Kaylee shuffled forlornly
down Broadway Street
in Nashville, Tennessee.
The expensive neon-lit
“honky tonks” for tourists
had finally silenced their deafening music
and shut their doors.
The only people left on the street
were the lost and the damned.
Kaylee’s mascara had run,
leaving dark streaks on her cheeks
where the tears had dried.
She was wearing her neon pink and bedazzled
“Shayla’s Bachelorette Nash Bash” t-shirt
over her vomit-stained jean shorts.
Her saucy pink cowboy hat,
purchased for $19.99 at a souvenir store,
was long gone.
She had one espadrille wedge sandal
and one dirty bare foot
with manicured lilac toenails.
Where had the other girls gone?
Where was Shayla,
her best friend, sorority sister,
keeper of secrets,
and dispenser of the sagest advice?
Someone had towered over her earlier,
frowning in disgust,
told her she was pathetic,
to “get her shit together.”
That hadn’t been Shayla, right?
She wouldn’t be that mean.
All those nights in college,
holding back Shayla’s hair
in the hideous Sigma Chi bathroom.
It couldn’t have been Shayla.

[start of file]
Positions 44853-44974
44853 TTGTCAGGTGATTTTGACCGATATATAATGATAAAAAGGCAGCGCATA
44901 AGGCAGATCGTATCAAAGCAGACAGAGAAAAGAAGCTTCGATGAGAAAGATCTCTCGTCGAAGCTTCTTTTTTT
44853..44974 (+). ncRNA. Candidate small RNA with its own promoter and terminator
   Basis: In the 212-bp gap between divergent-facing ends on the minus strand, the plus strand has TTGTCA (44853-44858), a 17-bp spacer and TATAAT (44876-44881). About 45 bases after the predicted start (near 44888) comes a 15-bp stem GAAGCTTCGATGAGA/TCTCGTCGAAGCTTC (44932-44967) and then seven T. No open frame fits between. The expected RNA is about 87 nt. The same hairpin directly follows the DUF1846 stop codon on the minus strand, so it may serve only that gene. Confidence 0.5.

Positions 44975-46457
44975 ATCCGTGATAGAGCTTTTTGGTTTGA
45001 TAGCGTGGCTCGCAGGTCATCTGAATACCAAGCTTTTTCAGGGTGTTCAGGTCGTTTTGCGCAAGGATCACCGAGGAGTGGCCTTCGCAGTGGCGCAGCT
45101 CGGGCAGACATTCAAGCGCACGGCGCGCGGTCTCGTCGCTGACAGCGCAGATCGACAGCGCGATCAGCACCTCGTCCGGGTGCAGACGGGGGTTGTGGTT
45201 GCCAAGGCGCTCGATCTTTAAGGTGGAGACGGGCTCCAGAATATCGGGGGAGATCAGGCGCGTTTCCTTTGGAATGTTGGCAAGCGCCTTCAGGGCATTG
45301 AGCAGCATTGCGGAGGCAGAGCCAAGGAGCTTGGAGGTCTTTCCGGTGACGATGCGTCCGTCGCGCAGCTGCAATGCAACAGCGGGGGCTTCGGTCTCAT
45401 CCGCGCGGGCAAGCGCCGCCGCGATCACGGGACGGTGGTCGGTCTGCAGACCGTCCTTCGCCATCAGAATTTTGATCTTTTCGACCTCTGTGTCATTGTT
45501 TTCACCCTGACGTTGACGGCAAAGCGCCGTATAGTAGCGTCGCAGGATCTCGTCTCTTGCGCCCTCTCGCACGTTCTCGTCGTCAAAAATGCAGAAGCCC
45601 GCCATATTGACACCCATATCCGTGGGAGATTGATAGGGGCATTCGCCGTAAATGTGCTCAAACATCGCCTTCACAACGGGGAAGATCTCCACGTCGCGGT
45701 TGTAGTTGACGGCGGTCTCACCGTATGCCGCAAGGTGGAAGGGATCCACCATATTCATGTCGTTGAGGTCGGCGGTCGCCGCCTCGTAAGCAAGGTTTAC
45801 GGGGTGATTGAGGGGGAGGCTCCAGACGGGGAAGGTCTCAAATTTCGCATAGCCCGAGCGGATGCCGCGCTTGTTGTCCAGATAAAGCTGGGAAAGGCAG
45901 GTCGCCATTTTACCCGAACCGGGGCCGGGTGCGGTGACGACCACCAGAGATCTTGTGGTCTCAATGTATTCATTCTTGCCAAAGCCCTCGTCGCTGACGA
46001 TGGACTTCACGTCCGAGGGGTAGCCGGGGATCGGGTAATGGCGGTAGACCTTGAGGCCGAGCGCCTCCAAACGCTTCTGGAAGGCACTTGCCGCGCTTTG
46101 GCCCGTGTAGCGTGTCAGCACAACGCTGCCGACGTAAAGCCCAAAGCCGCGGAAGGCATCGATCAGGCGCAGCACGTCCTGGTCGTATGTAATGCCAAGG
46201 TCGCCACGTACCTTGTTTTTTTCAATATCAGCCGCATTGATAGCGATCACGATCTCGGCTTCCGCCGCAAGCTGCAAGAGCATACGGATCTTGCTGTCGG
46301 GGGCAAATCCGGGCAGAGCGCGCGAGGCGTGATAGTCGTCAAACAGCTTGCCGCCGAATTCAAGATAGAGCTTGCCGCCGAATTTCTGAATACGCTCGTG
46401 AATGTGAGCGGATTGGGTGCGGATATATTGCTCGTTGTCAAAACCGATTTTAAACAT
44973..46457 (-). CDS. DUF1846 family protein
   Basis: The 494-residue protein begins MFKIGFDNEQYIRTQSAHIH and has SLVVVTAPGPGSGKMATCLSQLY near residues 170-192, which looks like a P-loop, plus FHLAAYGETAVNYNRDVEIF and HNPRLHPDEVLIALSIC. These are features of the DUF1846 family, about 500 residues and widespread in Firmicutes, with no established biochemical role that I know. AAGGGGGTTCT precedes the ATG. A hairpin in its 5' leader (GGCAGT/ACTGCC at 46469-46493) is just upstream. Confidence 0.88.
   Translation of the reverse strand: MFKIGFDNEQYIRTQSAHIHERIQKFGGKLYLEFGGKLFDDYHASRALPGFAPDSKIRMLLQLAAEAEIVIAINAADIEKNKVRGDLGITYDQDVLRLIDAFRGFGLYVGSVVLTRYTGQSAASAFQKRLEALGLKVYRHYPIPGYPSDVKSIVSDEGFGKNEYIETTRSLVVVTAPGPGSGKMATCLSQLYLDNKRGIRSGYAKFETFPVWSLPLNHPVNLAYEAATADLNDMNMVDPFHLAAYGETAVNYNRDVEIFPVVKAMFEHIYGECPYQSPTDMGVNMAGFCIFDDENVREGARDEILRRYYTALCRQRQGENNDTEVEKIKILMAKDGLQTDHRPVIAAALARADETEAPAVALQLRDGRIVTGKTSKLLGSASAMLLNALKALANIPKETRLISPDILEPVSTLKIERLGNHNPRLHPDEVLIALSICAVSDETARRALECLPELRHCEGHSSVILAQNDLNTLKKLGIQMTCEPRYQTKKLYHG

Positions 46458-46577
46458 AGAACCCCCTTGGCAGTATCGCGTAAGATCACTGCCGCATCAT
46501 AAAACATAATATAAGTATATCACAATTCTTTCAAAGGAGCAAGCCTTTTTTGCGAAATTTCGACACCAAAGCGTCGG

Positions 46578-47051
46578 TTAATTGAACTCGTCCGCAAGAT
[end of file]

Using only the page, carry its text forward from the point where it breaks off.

Probably was Tracie,
Shayla’s stuck-up cousin.
Clearly thought she was better
than everyone else,
only mentioned she was in med school
like EIGHT THOUSAND TIMES.
Everyone else seemed nice.
Tracie probably called some Uber
before anyone noticed Kaylee was missing,
and it was a huge misunderstanding,
and everyone was worried sick,
everyone except that bitch Tracie.
A shirtless bearded man
suddenly accosted Kaylee
and offered a drink of fruit punch Powerade
from an open bottle.
He grinned, revealing a mouth
of yellow-gray rotten teeth.
She frowned and waved him away,
like he were a troublesome fly.
She walked forward
while looking backward
to make sure that this ghoul didn’t follow her
and then bumped into the navy blue uniform
of an unamused police officer.
“Whoops,” she replied.
The officer looked her slowly up and down,
asked her where her hotel was.
Kaylee had no answer to this impossible riddle,
so the officer had no choice
but to take her to the station
where she waited with other damsels in distress
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